We all take Pi for granted. It’s loaded into our computers and calculators for us, and we use it in equations all the time without ever thinking of it beyond it's formulaic utility. Some years ago, while working as an estimator of utilities, I found it necessary; or maybe desirable; to understand the exact meaning of Pi and how it worked in relation to the circle.

Having failed at the subject all through high school, and even before that, I had this “fear” of math brought on by my parent’s assertions that I was not able to understand the subject. I was, like my mother; and remember, it was my mother who said it; used to tell me, “You take after me and I could never understand math. But you can read well, and your brother can’t.” What a stupid statement to make to any child, even your own! Water under the bridge. Having navigated around the world, by sextant, in the days before Nav Sats etc., I can truly say that I am perfectly capable of working out any mathematical problem thrown my way. The failure was in the teaching method.

Had they wanted to really engage my passion all they would have had to do was make the problems relevant to real life. Like, you are on a ship and headed in this direction for 8 days at so many mils per hour. How far have you gone? That would have got me interested. And by high school, rather than the mundane tasks of geometry and trigonometry, nautical astronomy would have proven more effective at teaching not only both of those subjects, but given the student a true perspective of just where we were on the terrestrial plane, and also how insignificant we actually are; individually, or collectively, in the grand scheme of things.

What is Pi? 3. 14159 is the most common answer. Then browse Wikipedia for what that means. Ask the “math” student in your family. The answers you get will all be concerned with the number rather than what it really means, or stands for. That was the purpose of charting it, as I did above, almost 40 years ago while estimating the volume of pipe necessary to hold a specific amount of water. I used a 6” pipe for the example, mostly because it was easily equated to decimal form, and I had a boatload of 6” pipe on hand.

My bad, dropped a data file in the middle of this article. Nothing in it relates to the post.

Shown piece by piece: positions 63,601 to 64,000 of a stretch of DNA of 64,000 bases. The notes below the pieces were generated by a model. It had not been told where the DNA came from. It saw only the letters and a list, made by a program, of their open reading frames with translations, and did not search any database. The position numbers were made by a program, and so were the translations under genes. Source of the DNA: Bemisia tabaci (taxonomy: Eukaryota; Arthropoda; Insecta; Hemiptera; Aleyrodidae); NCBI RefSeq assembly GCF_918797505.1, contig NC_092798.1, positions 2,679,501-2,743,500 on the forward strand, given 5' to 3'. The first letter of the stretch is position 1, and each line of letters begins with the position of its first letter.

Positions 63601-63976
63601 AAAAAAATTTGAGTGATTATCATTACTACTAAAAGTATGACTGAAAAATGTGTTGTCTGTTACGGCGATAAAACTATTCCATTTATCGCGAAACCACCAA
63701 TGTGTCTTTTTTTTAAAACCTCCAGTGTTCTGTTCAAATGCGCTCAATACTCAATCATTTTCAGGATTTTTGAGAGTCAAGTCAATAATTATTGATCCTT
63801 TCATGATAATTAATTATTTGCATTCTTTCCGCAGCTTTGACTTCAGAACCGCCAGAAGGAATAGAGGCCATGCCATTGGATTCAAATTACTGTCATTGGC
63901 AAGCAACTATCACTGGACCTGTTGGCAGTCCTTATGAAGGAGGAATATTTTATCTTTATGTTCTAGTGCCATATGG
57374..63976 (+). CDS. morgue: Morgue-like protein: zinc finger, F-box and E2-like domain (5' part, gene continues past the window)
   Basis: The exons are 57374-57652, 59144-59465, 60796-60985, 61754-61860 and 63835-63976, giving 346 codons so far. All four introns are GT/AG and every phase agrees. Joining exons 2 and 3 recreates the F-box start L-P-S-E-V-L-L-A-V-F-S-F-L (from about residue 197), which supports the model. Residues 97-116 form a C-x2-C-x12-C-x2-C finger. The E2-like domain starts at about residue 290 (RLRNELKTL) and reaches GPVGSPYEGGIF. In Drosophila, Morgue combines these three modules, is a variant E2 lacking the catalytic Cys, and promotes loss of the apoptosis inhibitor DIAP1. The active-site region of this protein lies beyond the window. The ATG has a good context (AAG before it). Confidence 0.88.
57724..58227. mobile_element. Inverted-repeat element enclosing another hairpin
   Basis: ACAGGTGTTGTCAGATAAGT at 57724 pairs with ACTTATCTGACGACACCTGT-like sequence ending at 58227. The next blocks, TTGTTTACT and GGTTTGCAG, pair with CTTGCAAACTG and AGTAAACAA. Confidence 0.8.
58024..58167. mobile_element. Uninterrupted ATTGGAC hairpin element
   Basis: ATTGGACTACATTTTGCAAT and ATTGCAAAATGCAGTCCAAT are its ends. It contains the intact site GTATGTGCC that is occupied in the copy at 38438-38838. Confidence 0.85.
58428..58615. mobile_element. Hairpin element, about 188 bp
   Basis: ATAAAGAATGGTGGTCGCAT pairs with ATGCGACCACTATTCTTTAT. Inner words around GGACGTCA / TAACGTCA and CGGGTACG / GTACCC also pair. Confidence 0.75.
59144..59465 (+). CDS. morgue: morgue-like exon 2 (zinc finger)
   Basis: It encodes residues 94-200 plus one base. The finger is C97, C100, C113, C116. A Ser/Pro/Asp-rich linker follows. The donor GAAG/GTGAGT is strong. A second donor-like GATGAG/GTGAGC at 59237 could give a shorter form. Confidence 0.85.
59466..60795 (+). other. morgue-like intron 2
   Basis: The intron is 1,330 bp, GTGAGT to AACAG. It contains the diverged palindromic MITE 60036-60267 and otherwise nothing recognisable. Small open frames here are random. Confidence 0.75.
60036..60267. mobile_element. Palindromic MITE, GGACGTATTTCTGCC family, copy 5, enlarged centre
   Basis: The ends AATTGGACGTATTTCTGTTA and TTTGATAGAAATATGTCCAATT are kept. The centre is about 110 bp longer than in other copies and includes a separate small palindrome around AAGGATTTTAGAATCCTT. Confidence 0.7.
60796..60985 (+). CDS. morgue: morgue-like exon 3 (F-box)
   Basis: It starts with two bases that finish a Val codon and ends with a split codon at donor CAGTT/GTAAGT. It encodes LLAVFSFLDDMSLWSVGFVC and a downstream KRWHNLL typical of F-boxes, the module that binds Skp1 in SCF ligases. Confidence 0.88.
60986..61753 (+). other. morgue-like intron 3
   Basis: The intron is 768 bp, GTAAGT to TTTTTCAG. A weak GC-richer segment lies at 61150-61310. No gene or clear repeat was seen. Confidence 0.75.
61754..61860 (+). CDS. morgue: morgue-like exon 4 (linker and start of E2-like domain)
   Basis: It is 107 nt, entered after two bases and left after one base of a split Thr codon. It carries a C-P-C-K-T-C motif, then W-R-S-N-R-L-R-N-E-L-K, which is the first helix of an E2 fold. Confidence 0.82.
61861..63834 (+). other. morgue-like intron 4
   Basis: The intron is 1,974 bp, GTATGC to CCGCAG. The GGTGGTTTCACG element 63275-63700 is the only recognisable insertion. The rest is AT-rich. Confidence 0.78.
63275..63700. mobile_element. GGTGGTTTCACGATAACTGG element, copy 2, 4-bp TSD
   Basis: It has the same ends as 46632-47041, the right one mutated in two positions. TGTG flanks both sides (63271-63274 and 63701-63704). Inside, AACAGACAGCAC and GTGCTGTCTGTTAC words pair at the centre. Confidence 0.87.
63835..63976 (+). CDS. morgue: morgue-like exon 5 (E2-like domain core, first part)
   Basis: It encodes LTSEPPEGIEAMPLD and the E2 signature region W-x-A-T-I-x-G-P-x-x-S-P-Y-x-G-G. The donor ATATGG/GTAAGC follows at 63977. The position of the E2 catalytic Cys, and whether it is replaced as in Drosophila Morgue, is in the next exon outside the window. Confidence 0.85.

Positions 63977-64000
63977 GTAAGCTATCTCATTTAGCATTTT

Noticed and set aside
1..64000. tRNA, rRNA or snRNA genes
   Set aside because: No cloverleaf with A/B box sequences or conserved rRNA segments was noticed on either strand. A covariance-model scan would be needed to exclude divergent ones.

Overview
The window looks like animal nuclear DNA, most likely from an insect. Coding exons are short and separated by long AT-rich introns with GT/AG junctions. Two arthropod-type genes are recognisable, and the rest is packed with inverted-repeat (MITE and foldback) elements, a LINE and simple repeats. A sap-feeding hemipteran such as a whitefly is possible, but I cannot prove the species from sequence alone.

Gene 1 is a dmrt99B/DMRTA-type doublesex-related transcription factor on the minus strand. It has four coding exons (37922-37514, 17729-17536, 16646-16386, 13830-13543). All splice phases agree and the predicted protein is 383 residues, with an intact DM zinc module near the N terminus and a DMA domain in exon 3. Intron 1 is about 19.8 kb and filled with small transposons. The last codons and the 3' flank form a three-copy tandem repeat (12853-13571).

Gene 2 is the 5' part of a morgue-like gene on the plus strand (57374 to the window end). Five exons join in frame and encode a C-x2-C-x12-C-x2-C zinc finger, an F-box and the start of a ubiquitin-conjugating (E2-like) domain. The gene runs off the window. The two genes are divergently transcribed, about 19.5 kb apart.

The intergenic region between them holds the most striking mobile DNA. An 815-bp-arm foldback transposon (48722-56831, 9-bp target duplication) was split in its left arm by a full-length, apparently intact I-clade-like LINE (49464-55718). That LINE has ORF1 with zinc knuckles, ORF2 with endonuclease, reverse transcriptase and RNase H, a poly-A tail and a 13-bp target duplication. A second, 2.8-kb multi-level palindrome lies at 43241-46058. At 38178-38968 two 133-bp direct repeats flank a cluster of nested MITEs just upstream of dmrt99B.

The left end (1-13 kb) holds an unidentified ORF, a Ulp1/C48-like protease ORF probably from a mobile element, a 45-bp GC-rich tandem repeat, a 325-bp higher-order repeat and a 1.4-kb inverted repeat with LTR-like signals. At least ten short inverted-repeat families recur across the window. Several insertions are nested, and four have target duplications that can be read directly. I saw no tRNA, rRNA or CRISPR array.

But I kept running into Pi while figuring it out, and then rechecking my figures. So, I did what Captain Ellison used to tell us at the Baltimore School of Navigation; “Draw it out!” And, I did. And while putting some of my papers in order a few years ago; I actually did that; I ran across this and decided to post it for posterity.

In short, while Pi represents the factor used to determine the area within a circle, by careful calculation; and drawing the problem out; it becomes apparent that Pi actually represents .785% of the area of any circle. Will this change the world as we know it? I hardly think so. But it is an example of the beauty and perfection of numbers.

While I have rounded off the number to obtain this new factor, it should not pose any real problems for any calculations confined to construction, travel etc. Would I use it to build a spaceship and plan a trip to Mars? Hardly. But for the average needs of an estimator; or carpenter; this factor works out just fine.

I hope someone finds this useful and lets me know! Pi for now!

Note: Though I was able to find something about the factor .785 referenced on line; and one fellow even describes drawing a square with a circle inside the perimeters; I still find this explanation and diagram easier to follow.

Wednesday, March 13, 2019

Daffodils



See the pretty daffodils,
they grow in gardens;
grow on hills.

Unless the wind blows
they stand still;
like Guardians of the spring.

🌞


Photo by Sarah Ruth Williams - Chapel Hill, NC